Animal welfare groups allege unresponsiveness, neglect from Liberty Humane Society

Last month, residents of the Jersey City luxury building The Beacon were getting concerned about a dog.

A husky had been seen lying on an outside balcony for several days, with no apparent food or water. Photos show the dog lying on a balcony strewn with feces.

“The dog was living in filth,” one resident of the building said. Residents were so concerned that they lowered a dish of water onto the balcony and slid food under a divider for the animal. After the dog was outside for two days, the neighbor called Liberty Humane Society.

But instead of removing the dog, animal control officers from LHS allowed the owner to keep it.

Liberty Humane Society Executive Director Irene Borngraeber said the organization acted appropriately, but a coalition of animal welfare groups throughout Hudson County say the incident illustrates what they describe as the longstanding inadequacy of LHS.

The incident at the Beacon is “just one story of, like, hundreds of stories just like this,” said Anne Mosca, a board member of the cat rescue organization, JerseyCats.

In a series of interviews, the leaders of six Hudson County animal welfare groups said LHS often declines to help injured or sick animals. The organization often requires residents to pay a “surrender fee,” even when they are simply seeking help for abandoned strays and not trying to surrender their own pet, the animal advocates said.

And LHS sometimes leaves traps for animals unattended for long periods at a time, the leaders said, meaning an animal could spend days inside a cage outdoors before being picked up.

LHS has been providing animal control and shelter services to Jersey City since 2017, when the nonprofit was awarded a two-year, $1.2 million contract. The City Council has renewed that contract twice, most recently in May. Jaclyn Fulop, Jersey City Mayor Steve Fulop’s wife, sits on the organization’s board. Bayonne and Hoboken also have contracts with the nonprofit.

But in interviews and written accounts, more than a half dozen people said the organization was unresponsive to calls and appeared reluctant to help animals in danger or in poor health.

“People give up on calling animal control because they’re not going to be responsive,” said Denise Labowski, a director with rescue group PAD PAWS Rescue. “So they figure, why bother?”

In one account, a person wrote that an animal control officer from LHS declined to help remove a kitten from a sewer, saying that its mother would return to take care of it. Another said that when a kitten was stuck under the hood of a car, an LHS officer suggested leaving a note on the vehicle. Others said that officers appeared hours later than they said they would.

Borngraeber said she was unaware of those specific complaints.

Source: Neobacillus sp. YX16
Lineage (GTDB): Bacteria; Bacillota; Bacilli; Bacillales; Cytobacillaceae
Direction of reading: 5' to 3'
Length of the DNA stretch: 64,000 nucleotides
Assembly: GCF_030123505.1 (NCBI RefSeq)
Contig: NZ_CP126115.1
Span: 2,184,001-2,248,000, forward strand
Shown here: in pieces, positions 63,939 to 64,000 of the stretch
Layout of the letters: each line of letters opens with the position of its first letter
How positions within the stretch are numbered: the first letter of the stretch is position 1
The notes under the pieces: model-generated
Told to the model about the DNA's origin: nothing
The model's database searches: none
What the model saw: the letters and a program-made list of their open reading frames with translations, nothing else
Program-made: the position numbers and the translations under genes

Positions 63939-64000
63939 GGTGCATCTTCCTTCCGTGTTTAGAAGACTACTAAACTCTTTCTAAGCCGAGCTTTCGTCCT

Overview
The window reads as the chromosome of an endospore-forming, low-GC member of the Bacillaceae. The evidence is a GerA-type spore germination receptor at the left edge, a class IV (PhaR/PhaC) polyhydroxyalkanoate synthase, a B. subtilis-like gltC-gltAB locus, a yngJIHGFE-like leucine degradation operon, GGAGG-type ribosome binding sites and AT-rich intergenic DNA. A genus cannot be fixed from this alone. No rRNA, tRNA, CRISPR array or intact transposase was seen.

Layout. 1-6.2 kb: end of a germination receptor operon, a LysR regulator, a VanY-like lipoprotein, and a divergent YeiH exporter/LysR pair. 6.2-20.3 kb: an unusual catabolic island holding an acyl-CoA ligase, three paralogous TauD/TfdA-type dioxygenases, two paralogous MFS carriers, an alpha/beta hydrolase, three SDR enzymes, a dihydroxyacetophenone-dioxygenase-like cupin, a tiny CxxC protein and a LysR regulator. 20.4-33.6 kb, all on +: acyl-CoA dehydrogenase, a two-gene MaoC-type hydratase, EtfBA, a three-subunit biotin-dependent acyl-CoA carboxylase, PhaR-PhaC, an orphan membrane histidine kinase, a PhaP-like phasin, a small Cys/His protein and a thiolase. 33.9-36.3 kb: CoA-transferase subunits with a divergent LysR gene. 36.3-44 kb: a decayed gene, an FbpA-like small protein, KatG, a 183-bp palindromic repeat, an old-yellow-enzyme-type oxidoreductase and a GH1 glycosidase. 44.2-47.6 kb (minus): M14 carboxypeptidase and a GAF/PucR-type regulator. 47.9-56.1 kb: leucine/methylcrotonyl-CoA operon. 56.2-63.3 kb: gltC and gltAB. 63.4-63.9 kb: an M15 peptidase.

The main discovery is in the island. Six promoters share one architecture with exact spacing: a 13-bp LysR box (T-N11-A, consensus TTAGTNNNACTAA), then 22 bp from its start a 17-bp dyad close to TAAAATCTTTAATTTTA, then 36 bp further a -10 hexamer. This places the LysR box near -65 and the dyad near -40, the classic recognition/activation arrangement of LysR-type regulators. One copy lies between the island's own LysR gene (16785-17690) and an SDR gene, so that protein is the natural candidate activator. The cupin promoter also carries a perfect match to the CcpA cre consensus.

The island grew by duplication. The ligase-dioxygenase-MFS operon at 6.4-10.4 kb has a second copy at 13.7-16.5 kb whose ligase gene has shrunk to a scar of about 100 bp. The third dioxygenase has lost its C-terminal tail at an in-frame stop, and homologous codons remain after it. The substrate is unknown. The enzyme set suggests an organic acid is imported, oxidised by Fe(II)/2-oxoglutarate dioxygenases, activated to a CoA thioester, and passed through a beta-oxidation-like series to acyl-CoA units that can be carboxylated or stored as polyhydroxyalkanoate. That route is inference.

“I would encourage the individuals quoted to contact LHS directly to discuss their concerns and provide additional information needed to document and assess next steps,” she said in an email. “We must work together.”

And she pushed back on the allegations from animal welfare groups. “LHS responds to thousands of calls for injured or sick domestic and wild animals each year, and provides emergency medical treatment through our network of local and regional veterinary partners and wildlife rehabilitation facilities,” she said. “The humane treatment of injured animals is an essential part of our work, and we work closely with our veterinarians to provide relief from pain and suffering and facilitate an appropriate recovery.”

LHS receives up to 800 calls for service a month with two to three field officers working at a given time, she said.

After responding to the call at the Beacon, Borngraeber said, “the (animal control officer) began working with the dog owner on a plan to remedy the immediate situation and provide additional access to care,” she said.

She denied that the organization leaves trapped animals unattended for long periods of time. “It would be inappropriate for an animal to be left unattended in a trap for days, and that is not our practice,” she said.

But in a May letter to the City Council, leaders of animal welfare organizations called for the creation of an “independent Animal Welfare Commission” and an audit of Liberty Humane Society’s “policies and procedures.”

“There’s so much suffering going on in our streets that this shelter has turned its back to,” said Carol McNichol, the president of the nonprofit rescue, Companion Animal Trust.

Borngraeber said officers of other animal welfare groups “are passionate about helping animals,” but added, “shifting to think about helping people is not always a natural fit, especially when the problems we’re facing require larger, broader, and more complex solutions.”

“Working together is the only way we can proactively, and positively, move forward as we seek a more humane reality for pets and people alike,” she added.

City spokeswoman Kim Wallace-Scalcione declined to respond to questions about whether the city was aware of the allegations lobbed at the nonprofit.

“For over a decade, Mayor Fulop has worked to address these types of issues surrounding animal control and response,” Wallace-Scalcione said. “Liberty Humane Society has been an integral part of helping animals in need find safe homes, and of course, we want to fix any issues that may be hindering those efforts.”

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